Television had lifted a great many genres from the movies and in some cases has managed to do them just as well if not better. One of the few movies genres that never fully translated to the small screen was film noir. Of course, this could have something to do with the fact that film noir was already starting to die out just as TV was finding itself. It could also have something to do with the pervading sense of pessimism and despair that characterizes film noir. Such an atmosphere is not really one that TV network executives have wanted to beam into the homes of potential customers for their lucrative advertising contracts. And so when a TV show has contained elements of film noir it has most often been a one-time homage rather than a permanent part of the show’s philosophy.
“The Dream Sequence Always Rings Twice” is introduced by and dedicated to Orson Welles who died just a few days after filming. The use of Orson Welles ties this episode of “Moonlighting” to film noir by virtue of Welles’ contributions to the genre with such classics as “The Lady From Shanghai” and “Touch of Evil.” This episode also strives for noir authenticity with the sadly daring choice to present it in black and white. It is unfortunate to think that some viewers refused to watch “The Dream Sequence Always Rings Twice” because of that fact. The title is also a reference to film noir and if you don’t know why I must ask why you are even bothering to read this article. This homage to film noir is actually two dream sequences that provide two different perspectives on what may have taken place in a murder that occurred forty years earlier. The utilization of a flashback to an imagined reality will occur again, though not with nearly the same effective use of film noir elements. This tribute to film noir on TV even includes two great musical numbers by Cybill Shephard.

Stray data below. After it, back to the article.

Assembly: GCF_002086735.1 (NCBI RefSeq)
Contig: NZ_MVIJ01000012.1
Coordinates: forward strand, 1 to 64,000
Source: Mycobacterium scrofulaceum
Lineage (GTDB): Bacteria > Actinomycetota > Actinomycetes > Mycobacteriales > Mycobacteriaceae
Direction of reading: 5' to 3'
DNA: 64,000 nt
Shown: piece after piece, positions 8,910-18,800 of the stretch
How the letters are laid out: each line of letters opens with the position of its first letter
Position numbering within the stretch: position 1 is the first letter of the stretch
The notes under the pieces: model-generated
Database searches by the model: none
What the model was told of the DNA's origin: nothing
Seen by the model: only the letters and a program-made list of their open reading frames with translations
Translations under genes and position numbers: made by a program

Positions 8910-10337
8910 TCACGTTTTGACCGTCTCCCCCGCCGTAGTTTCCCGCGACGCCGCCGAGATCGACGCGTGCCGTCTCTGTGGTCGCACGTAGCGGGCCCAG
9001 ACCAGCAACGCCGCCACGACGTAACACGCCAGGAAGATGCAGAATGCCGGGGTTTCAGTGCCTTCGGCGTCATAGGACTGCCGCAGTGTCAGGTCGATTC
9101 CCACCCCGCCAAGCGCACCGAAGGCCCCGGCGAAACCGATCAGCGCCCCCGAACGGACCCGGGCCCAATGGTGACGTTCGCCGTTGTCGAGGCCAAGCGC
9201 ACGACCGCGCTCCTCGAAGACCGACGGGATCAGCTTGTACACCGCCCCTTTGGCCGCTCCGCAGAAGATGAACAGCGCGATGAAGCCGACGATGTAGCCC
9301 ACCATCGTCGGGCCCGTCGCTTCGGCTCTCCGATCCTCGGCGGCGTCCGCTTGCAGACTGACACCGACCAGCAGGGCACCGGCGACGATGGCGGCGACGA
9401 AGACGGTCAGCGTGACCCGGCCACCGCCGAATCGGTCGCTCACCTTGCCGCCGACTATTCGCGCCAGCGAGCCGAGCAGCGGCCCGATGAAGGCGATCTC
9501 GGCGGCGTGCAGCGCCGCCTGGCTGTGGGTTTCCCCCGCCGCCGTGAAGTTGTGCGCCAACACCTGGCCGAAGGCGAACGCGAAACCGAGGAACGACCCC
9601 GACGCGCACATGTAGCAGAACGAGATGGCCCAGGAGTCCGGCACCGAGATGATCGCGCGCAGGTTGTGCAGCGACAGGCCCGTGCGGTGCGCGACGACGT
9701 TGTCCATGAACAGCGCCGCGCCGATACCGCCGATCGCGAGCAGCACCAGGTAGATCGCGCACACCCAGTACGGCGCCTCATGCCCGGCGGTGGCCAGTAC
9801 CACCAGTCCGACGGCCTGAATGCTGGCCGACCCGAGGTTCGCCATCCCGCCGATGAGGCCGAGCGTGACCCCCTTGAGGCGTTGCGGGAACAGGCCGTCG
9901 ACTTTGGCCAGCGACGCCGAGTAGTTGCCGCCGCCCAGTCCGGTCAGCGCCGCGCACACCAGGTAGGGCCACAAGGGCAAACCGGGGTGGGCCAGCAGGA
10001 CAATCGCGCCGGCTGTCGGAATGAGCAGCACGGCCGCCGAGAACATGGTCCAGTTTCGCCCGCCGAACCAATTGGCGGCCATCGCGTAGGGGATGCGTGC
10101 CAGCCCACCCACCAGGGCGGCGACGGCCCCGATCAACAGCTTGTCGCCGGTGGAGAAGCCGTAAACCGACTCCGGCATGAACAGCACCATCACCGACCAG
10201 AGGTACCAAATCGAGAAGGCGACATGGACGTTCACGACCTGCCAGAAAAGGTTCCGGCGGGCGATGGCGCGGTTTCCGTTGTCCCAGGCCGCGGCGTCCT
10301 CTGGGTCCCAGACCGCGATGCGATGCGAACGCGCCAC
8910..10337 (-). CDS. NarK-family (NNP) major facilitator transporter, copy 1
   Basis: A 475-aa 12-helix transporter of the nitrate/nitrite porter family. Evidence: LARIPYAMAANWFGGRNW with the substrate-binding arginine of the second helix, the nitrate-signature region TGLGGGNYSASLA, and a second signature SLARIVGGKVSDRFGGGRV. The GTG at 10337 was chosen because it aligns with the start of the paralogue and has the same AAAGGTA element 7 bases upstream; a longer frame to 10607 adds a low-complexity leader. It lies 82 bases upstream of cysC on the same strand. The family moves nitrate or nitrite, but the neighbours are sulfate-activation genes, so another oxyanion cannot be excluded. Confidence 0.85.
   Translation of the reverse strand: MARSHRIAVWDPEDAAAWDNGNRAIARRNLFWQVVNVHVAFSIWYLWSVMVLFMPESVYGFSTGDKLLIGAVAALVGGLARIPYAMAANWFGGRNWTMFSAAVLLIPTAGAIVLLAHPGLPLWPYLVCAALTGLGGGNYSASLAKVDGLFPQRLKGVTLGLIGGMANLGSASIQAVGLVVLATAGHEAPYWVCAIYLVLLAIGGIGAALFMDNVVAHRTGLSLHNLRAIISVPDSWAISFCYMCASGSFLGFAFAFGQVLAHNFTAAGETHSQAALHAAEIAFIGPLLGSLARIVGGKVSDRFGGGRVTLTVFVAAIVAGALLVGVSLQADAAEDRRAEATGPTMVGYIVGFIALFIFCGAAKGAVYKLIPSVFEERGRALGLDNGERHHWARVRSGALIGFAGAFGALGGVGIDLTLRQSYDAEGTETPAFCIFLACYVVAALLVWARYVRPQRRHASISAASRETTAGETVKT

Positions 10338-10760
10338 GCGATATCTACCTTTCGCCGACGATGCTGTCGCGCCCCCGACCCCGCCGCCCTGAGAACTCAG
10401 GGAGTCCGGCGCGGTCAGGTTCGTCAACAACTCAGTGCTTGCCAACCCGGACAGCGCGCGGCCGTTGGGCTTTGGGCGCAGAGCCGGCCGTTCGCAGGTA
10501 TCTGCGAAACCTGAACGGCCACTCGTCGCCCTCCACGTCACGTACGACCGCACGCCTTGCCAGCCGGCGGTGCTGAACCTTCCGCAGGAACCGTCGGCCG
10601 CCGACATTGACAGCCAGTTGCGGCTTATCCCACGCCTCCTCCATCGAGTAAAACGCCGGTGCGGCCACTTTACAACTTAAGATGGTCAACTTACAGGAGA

“Castle” has staked a reputation on toying with established genres and subcultures and film noir makes its appearance in the episode titled “The Blue Butterfly.” I can’t even imagine–or don’t want to imagine–the possibility that filming at least the imagined flashback sequences in black and white never came up. If so, some genius put the kibosh on the idea as this is a TV version of film noir that eschews that very defining stylistic aspect. Shot entirely in color, the episode is similar to “Moonlighting” in that it is the discovery of an unsolved murder of the past that drives the narrative in which cast members play dual roles. The decision to shoot “The Blue Butterfly” in color is not the worst decision made here. No, that honor would go to sticking with Nathan Fillion’s dreadful vocal inflections as the character he plays in the imagined flashback. Not sure exactly what he was going for there, but someone should definitely have stopped him.
This Showtime anthology series is one of the few attempts by TV to present a show that sought to recreate all the elements of film noir within the less constricting atmosphere of premium cable programming. Well, almost all the elements: although the intros to each episode were in black and white, the show itself was in color. You can do film noir in color as “Chinatown” and “Body Heat” proved, but, well, why do it in color if you don’t have to? “Fallen Angels” was supposed to be a big deal with directors like Steven Soderbergh, Tom Cruise and Tom Hanks directing big stars like like Tom Hanks, Gary Oldman and Danny Glover. The show never really caught on with the public, however, and when you can’t even sell film noir on TV using movie stars, well, that’s pretty much the kiss of death.
Star Trek: Deep Space Nine
A couple of episodes of “Deep Space Nine” offer holosuite fantasies that contain elements of film noir, but the most consistent presentation of noir in the series actually occurs outside the confines of the franchise’s wayback machine. “Necessary Evil” is also concerned with a murder from the past, but the flashbacks this time are neither dreams nor imagined reconstructions of diary entries. It is certainly not accidental that film noir arrived shortly after the war to end fascist occupation around the world while the flashbacks in “Necessary Evil” takes the viewer back to the time when the Cardassians occupied Bajor. I’ve always strongly believed that one of the reason Deep Space Nine is not as popular as other Star Trek series is that it forced fans to recognize the moral ambiguity in the Federation that is absent in the other series. As the title implies, “Necessary Evil” unabashedly seeks to recapitulate the moral ambiguity that defines film noir even more than its shadowy black and white world.